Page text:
Smoked Turkey Roll


Turkeys are available on the cheap around Thanksgiving Day in the US. This year is no different with turkeys going for as little as $0.47 per pound, plus many stores run specials where they will take additional $$ off of the total bill. I always buy a few frozen turkeys this time of year to have on hand to make deep fried turkeys later when the cost of the very same type of turkey can be as much as 8-10 times what it costs now.

I got the jump on cheap turkey season this year, and with the success of my cold-smoked, cured pork loin, I thought I would do the same with a turkey. This one is a winner, too!

This turkey roll takes a bit of work to prepare, but the resulting masterpiece can be served as the centerpiece of an easy meal, sliced for sandwiches, or as an item on an elegant charcuterie platter.

Boning the turkey is the first step. Make sure you have a very sharp boning knife for this step. There are plenty of videos on line, but the process is quite simple.


I covered my counter with overlapping layers of plastic wrap to contain any mess. Start with the breast side up. Slice along both sides of the breast bone, and then work down along both sides of the rib cage until the wing and thigh joints are exposed on both sides of the bird. Use the tip of the knife to pop the bone out of each of the four joints (2 wings and 2 thighs). Continue to work around the carcass of the bird to free the carcass from the meat and skin. Toss the carcass in a stock pot to make some tasty turkey stock.

Remove the wing tip and middle joint from each wing, and put them in the stockpot. At each disjointed wing, work around the end of the bone with the knife until you can pull up on the bone and then clean all the meat from the bone. Pop out the wing bones, and toss them in the stock pot. Do the same with the thighs, stopping when you get to the drumstick/leg joint. Pop out the drumstick joint and put the thigh bones in the stockpot. Repeat the process with the legs. Pull out the sinews from the exposed leg meat. Drumstick bones and sinews go in the stockpot.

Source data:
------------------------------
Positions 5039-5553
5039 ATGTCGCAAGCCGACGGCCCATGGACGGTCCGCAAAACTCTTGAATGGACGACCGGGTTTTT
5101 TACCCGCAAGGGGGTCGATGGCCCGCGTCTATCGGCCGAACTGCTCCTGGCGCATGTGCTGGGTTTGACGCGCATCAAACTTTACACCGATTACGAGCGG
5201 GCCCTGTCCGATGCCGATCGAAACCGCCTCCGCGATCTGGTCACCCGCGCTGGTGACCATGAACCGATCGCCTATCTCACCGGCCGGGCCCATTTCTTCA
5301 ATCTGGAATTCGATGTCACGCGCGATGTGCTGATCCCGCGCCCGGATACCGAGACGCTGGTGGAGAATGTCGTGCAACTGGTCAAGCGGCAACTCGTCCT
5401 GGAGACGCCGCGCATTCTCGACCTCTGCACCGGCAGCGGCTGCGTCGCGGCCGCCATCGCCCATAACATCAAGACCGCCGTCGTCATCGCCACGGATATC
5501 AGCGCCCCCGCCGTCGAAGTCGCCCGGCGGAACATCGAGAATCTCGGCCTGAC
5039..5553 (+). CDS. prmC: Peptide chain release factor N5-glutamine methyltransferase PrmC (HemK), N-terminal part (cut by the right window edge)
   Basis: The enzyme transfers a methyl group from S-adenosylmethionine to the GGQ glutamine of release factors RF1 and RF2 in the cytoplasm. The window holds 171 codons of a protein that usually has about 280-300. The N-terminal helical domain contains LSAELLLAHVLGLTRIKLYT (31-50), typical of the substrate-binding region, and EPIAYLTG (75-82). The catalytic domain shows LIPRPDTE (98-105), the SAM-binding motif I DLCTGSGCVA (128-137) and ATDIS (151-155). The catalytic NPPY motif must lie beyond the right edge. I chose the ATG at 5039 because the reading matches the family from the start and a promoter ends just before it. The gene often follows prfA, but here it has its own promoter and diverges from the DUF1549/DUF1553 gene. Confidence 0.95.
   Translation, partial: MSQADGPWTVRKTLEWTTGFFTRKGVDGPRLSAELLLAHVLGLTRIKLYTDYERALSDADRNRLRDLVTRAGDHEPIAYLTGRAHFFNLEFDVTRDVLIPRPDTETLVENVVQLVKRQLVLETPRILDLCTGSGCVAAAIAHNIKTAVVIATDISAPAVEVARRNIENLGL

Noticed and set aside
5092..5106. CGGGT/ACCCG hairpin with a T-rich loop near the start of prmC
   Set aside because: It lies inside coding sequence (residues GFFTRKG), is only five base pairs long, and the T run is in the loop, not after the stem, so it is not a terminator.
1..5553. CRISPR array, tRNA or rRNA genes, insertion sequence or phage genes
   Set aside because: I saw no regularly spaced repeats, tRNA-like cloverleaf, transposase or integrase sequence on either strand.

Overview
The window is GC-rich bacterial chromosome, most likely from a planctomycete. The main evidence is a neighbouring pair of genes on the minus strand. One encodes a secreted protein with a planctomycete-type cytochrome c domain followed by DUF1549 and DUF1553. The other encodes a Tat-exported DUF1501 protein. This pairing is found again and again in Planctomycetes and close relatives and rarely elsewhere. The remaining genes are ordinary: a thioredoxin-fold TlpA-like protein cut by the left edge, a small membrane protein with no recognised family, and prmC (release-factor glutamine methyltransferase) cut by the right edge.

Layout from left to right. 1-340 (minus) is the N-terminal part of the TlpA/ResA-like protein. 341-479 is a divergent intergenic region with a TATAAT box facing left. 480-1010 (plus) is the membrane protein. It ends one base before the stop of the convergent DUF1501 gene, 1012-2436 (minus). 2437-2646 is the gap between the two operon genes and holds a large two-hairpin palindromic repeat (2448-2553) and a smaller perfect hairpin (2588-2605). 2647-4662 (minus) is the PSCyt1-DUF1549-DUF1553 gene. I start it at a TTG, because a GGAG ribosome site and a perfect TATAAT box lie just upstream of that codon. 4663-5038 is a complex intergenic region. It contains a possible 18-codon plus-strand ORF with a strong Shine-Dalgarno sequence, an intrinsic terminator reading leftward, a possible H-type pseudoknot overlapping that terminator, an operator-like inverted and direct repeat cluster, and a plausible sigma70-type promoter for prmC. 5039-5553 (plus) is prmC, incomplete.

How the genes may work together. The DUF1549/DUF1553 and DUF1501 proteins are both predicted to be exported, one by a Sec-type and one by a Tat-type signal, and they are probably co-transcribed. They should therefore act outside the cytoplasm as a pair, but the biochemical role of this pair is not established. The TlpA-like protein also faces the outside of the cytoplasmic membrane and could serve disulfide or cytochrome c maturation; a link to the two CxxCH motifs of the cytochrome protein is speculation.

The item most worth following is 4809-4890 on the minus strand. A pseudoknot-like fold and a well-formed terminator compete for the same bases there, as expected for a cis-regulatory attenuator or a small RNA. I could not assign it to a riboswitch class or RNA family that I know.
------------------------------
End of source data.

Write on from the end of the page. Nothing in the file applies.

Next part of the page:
No waste! Cover the bones in the stockpot with water, add onion, celery, carrot, garlic, bay leaf, thyme, parsley, salt and pepper, and set it on low heat for a long, slow simmer. I’ll assume folks know what to do with this. We need to get back to our project here!

The next step is to make the cure for the turkey. To compute the amount of salt, we need to weigh the meat. I started with a turkey about 12 lbs., just over 5kg.  The de-boned turkey weighed 3200g. So here is what I did for the cure; the critical items to measure are the salt and the cure #1. Those are at 2% and 0.25% of the weight of the meat, respectively. Once you have those, the rest can be varied to your own preferences.

Turkey Cure

3200g de-boned whole turkey (a de-boned turkey breast will work for this, too)
64g smoked salt (2%)
8g Cure #1 (0.25%)
12g freshly ground fennel seed
2g freshly ground chile petine
5g smashed juniper berries
14g freshly ground white pepper
10g granulated garlic

Mix the cure ingredients well, and then evenly rub the cure all over the turkey. Make sure to get in all of the small crevices. All of the cure must be used since the salt and cure #1 are computed by weight. Place the turkey into a large zip top bag (if your bag is large enough, you can apply the cure in the bag to make sure it’s all included). Squeeze out as much air as you can. Place into the refrigerator. Flip the bag over every day for at least 4 days or up to a week. This will make sure the salt and cure reach equilibrium in the meat.

After curing, remove the meat from the bag and place in a large non-reactive bowl or container (I used a small plastic food lug). Rinse with white wine. I used a bottle of Sauvignon Blanc. This will wash off most of the spices, but they have already done their job.

Dry off the turkey and loosely roll it up making sure to get it as even as possible. The breast end will be a little thicker then the let end, but try to get it as even as you can by moving some of the loose parts around. You can remove the tenders, for example, and shift them to the leg end. Tightly tie the roll with twine using butcher’s knots (slip knots). At this point, you can net the roast if you’d like.

Set up your smoking apparatus for cold smoking. Apply cold smoke (<85F) until the desired color is achieved. I smoked mine for 30 hours, keeping the temperature under 60F. I used apple wood chips as described in yesterday’s post on garlic ring bologna.


The turkey still needs to be cooked at this point. I performed this step using sous vide. The precision control of the cooking temperature preserves the flavor, texture, and moisture of the turkey.


To fit the turkey into my vacuum sealer, I had to cut the roll in half. Preheat the sous vide water bath to 147F. Place the bagged turkey into the bath for four hours. The resulting quality of the meat is beautiful. The two bags came in handy so we have one to eat now, and one to save for later during the busy holiday season.


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